Tel Aviv-set debut focuses on a secret mistress whose life is silently impacted by the loss of her lover

The Other Widow

Source: Tallinn Black Nights Film Festival

‘The Other Widow’

Dir: Ma’ayan Rypp. Israel, France. 2022. 85mins

For theatre costume designer Ella (Dana Ivgy), the sudden death of her lover and collaborator, theatre director Assaf, is doubly devastating. She is consumed by grief, but, as Assaf’s mistress, her pain should be as secretive as the stolen moments of their affair. But as Assaf’s icily beautiful wife Natasha (Ania Bukstein) sits Shiva (the traditional seven days of Jewish mourning) at her elegant home, Ella finds herself drawn back each day; fascinated by glimpses of aspects of her lover and his life which were hitherto closed off from her. This impressive debut from Ma’ayan Rypp is an elegant and empathetic portrait of that most vilified of female characters, ‘the other woman’, combining satisfyingly textured character details with a suitably theatrical flourish to arresting effect.

An elegant and empathetic portrait of that most vilified of female characters, ‘the other woman’.

The film, which was developed in the Cannes residency, follows several well-received shorts from Rypp, including Al Martha Lauf, which was selected for the Cannes Cinéfondation in 2011. The director has also cut her teeth working in the art department of several productions, experience which is evident in the eloquent design of this picture. Following its premiere in the First Feature competition in Tallinn Black Nights, The Other Widow should be warmly received on the festival circuit and could find a home with a boutique arthouse distributor or curated streaming platform.

A terrific opening scene gives an indication of the sharp writing throughout the screenplay. At home in her bohemian, cluttered apartment, Ella is surprised by a delivery of Thai food that Assaf has ordered without her knowledge. Happily anticipating his arrival, she sets the table. But then the delivery driver returns and reclaims the food. It was the right name, he explains, but the wrong address. It’s a potent moment that drives home Ella’s precarious status. Everything about her relationship with Assaf – even a takeaway food order – is borrowed, and can be unceremoniously stripped from her without warning. Rypp loops back to this scene later on, for a pivotal revealing moment.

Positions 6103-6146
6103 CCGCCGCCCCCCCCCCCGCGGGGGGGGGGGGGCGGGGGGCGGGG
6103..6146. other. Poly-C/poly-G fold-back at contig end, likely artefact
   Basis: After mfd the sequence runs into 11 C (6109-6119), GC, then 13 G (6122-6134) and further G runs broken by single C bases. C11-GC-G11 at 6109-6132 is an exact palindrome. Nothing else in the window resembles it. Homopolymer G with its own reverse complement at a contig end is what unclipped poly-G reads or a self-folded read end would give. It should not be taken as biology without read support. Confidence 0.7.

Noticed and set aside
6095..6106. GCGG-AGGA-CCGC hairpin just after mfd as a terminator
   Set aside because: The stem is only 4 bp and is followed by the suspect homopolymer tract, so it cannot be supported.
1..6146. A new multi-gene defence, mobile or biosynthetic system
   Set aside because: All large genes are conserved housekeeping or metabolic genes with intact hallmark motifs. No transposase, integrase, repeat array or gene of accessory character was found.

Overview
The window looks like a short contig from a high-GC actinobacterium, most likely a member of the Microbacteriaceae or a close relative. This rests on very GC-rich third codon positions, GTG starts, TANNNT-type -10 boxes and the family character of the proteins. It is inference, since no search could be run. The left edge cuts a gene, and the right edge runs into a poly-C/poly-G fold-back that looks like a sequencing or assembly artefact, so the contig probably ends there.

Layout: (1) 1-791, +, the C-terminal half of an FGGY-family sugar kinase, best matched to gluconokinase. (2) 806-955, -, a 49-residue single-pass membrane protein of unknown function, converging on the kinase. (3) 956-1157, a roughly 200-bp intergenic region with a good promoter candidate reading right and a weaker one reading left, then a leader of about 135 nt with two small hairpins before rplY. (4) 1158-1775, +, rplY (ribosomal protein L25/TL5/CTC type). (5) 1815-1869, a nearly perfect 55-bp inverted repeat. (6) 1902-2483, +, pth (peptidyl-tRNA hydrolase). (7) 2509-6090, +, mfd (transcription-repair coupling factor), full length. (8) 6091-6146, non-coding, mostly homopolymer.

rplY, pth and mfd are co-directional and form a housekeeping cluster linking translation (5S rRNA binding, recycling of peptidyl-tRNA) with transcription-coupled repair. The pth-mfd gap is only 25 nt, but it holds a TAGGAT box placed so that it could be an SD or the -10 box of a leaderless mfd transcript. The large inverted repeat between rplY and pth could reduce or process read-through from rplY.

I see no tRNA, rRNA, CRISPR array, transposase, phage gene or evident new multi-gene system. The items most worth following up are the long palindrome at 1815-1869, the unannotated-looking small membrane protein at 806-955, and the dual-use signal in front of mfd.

There is a stark difference in status between Ella, stricken and shabby, hovering at the edge of the shiva while her colleagues whisper that her presence is “inappropriate”, and Natasha, cool and queenly in her autocratic mourning. Ella is torn between guarding her secret – it’s the only thing she has left of Assaf – and blurting out her truth and staking a claim on her rightful share of the sorrow and sympathy. The more she learns about her lover, the more Ella is forced to question her own status. Assaf’s brother scoffs that nobody mentions all the other women in his brother’s life. And Natasha’s eyes sharpen like knives when Ella oversteps by betraying a suspicious familiarity with the kitchen setup.

Her body betrays the pain that she tries to conceal – encounters with Natasha are punctuated with nosebleeds, and a white streak appears in her long black hair. And when, in a strikingly surreal moment, the private tears come, they are captured by a system of tubes attached to an avant-garde dress that she has designed for a production of Medea (which provides a neat thematic parallel). The grief is so consuming that Ella’s tears flood the floor of her kitchen.Smart use of sound – the shiva is fortified by a wall of voices that excludes Ella – also emphasises just how isolated she is.

Production company: Lama Films, The Cup Of Tea

Contact: Ayelet Kair,

Producers: Ayelet Kait, Amir Harel, Christophe Audeguis

Screenplay: Ma’ayan Rypp, Anat Gafni

Cinematography: Moshe Mishali

Editing: Clémence Diard, Yann Dedet

Music: Adam Weingrod

Main cast: Dana Ivgy, Ania Bukstein, Itamar Rotschild, Irit Gidron, Yaniv Biton, Naama Preis